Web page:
27 December 2015

MicroAggressions and Trigger Warnings

'Microaggression and Moral Cultures' by Bradley Campbell and Jason Manning in (2014) 13 Comparative Sociology 692-726 comments
Campus activists and others might refer to slights of one’s ethnicity or other cultural characteristics as “microaggressions,” and they might use various forums to publicize them. Here we examine this phenomenon by drawing from Donald Black’s theories of conflict and from cross-cultural studies of conflict and morality. We argue that this behavior resembles other conflict tactics in which the aggrieved actively seek the support of third parties as well as those that focus on oppression. We identify the social conditions associated with each feature, and we discuss how the rise of these conditions has led to large-scale moral change such as the emergence of a victimhood culture that is distinct from the honor cultures and dignity cultures of the past.
They argue
Microaggression complaints have characteristics that put them at odds with both honor and dignity cultures. Honorable people are sensitive to insult, and so they would understand that microaggressions, even if unintentional, are severe offenses that demand a serious response. But honor cultures value unilateral aggression and disparage appeals for help. Public complaints that advertise or even exaggerate one’s own victimization and need for sympathy would be anathema to a person of honor – tantamount to showing that one had no honor at all. Members of a dignity culture, on the other hand, would see no shame in appealing to third parties, but they would not approve of such appeals for minor and merely verbal offenses. Instead they would likely counsel either confronting the offender directly to discuss the issue, or better yet, ignoring the remarks altogether.
A culture of victimhood is one characterized by concern with status and sensitivity to slight combined with a heavy reliance on third parties. People are intolerant of insults, even if unintentional, and react by bringing them to the attention of authorities or to the public at large. Domination is the main form of deviance, and victimization a way of attracting sympathy, so rather than emphasize either their strength or inner worth, the aggrieved emphasize their oppression and social marginalization. This culture shares some characteristics and conditions with the culture of dignity out of which it evolved, and it may even be viewed as a variant of this culture. It emerges in contemporary settings, such as college campuses, that increasingly lack the intimacy and cultural homogeneity that once characterized towns and suburbs, but in which organized authority and public opinion remain as powerful sanctions. Under such conditions complaint to third parties has supplanted both toleration and negotiation. People increasingly demand help from others, and advertise their oppression as evidence that they deserve respect and assistance. Thus we might call this moral culture a culture of victimhood because the moral status of the victim, at its nadir in honor cultures, has risen to new heights.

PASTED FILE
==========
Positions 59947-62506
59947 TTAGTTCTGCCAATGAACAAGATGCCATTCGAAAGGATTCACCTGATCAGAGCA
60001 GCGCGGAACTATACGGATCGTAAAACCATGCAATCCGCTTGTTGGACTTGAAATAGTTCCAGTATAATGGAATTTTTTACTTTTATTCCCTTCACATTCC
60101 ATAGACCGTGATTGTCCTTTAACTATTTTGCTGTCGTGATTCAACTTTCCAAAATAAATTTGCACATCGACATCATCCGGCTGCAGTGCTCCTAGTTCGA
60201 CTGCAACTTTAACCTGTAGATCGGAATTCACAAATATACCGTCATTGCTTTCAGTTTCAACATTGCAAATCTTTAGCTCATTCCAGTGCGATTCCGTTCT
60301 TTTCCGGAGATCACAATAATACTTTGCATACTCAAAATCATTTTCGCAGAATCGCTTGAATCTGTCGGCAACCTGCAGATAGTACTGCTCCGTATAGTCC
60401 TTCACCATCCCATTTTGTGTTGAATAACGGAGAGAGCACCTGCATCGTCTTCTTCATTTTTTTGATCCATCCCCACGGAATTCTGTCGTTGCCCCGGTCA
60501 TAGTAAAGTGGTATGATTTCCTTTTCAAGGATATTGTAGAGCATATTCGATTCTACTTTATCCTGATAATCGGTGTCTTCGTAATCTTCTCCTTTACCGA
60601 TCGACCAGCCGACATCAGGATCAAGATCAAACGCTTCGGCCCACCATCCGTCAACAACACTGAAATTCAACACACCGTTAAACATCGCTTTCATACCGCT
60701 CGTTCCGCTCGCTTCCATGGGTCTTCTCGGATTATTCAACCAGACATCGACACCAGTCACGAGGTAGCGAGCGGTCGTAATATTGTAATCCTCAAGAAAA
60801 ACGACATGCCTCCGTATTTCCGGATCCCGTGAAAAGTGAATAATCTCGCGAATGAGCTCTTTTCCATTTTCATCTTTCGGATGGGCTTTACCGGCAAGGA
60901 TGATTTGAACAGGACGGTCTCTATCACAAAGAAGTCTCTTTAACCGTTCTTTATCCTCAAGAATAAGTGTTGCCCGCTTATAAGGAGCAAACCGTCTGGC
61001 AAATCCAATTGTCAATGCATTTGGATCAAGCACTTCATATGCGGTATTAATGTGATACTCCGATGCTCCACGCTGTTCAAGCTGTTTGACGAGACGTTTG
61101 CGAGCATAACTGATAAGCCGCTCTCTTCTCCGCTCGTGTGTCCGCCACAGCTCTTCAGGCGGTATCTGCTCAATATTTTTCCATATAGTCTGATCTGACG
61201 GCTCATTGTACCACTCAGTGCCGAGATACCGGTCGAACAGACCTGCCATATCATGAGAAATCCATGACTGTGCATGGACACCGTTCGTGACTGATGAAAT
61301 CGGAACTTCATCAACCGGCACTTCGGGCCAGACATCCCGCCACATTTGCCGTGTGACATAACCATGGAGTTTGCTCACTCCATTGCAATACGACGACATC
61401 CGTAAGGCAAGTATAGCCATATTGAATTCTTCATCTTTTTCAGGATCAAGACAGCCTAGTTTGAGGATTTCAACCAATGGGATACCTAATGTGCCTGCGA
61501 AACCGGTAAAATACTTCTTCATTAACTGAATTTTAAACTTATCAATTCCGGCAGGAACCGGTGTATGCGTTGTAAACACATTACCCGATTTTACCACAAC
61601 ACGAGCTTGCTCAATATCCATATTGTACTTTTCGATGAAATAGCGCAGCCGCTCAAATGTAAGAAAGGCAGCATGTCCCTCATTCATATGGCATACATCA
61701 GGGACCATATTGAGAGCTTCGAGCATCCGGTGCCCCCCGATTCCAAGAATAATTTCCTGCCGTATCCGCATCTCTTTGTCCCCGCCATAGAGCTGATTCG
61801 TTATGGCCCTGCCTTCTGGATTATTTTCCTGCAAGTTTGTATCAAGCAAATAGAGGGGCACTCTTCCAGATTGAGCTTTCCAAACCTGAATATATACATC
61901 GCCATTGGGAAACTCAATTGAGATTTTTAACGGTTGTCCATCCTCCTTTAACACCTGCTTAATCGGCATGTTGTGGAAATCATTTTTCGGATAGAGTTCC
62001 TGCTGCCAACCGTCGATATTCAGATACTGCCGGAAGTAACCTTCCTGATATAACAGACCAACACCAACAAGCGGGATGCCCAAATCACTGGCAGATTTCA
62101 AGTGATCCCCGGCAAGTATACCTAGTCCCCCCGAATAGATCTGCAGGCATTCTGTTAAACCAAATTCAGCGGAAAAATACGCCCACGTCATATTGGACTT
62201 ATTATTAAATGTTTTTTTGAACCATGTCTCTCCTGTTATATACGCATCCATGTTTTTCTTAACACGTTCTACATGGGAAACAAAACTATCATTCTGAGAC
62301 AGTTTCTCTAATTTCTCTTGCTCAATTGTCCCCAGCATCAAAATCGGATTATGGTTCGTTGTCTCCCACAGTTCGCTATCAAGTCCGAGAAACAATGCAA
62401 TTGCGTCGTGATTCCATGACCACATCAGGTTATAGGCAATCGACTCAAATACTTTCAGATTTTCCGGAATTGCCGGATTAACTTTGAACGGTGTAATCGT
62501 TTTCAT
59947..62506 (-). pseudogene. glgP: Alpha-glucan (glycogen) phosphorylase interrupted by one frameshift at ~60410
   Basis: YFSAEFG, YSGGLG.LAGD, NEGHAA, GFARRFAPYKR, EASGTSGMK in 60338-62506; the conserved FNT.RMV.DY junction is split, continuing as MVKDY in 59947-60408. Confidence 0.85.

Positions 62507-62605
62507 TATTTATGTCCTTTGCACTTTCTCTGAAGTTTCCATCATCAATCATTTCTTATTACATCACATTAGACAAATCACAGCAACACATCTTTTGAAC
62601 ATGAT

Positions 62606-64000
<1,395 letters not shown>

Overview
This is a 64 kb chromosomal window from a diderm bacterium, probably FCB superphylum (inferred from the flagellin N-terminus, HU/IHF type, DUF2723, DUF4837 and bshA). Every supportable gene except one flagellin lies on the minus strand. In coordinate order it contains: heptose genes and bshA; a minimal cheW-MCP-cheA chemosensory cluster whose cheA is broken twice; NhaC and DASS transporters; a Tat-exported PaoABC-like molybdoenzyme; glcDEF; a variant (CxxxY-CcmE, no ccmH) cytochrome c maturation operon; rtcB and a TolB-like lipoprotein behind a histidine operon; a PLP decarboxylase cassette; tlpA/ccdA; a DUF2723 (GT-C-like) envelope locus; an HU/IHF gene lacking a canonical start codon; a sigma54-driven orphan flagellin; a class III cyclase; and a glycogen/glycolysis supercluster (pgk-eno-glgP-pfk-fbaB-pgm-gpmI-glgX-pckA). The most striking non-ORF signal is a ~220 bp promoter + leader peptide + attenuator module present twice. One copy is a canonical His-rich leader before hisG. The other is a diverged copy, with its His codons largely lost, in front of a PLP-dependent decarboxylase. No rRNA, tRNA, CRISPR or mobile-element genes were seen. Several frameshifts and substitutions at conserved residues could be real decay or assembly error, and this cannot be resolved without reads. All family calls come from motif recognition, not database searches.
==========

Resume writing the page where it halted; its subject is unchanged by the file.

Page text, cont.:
The culture of victimhood is currently most entrenched on college campuses, where microaggression complaints are most prevalent. Other ways of campaigning for support from third parties and emphasizing one’s own oppression – from protest demonstrations to the invented victimization of hate-crime hoaxes – are prevalent in this setting as well. That victimhood culture is so evident among campus activists might lead the reader to believe this is entirely a phenomenon of the political left, and indeed, the narrative of oppression and victimization is especially congenial to the leftist world-view (Haidt 2012:296; Kling 2013; Smith 2003:82). But insofar as they share a social environment, the same conditions that lead the aggrieved to use a tactic against their adversaries encourage their adversaries to use that tactic as well. For instance, hate crime hoaxes do not all come from the left. In 2007, for example, a Princeton University student who belonged to the Anscombe Society, a socially conservative campus group, scratched and bruised his own face before claiming two men in ski caps beat him because of his political views (Hu 2007). Naturally, whenever victimhood (or honor, or anything else) confers status, all sorts of people will want to claim it. As clinical psychologist David J. Ley notes, the response of those labeled as oppressors is frequently to “assert that they are a victim as well.” Thus, “men criticized as sexist for challenging radical feminism defend themselves as victims of reverse sexism, [and] people criticized as being unsympathetic proclaim their own history of victimization” (Ley 2014). An example of the latter can be seen in an essay in The Princeton Tory by student Tal Fortgang, who, responding to the phrase “check your privilege,” which he says “floats around college campuses,” recounts his own family’s many victimizations – a grandfather who did hard labor in Siberia, a grandmother who survived a death march through Poland, and others shot in an open grave (Fortgang 2014). Examples such as these suggest that, at least in some settings, the culture of dignity has given way to a culture of victimhood
They conclude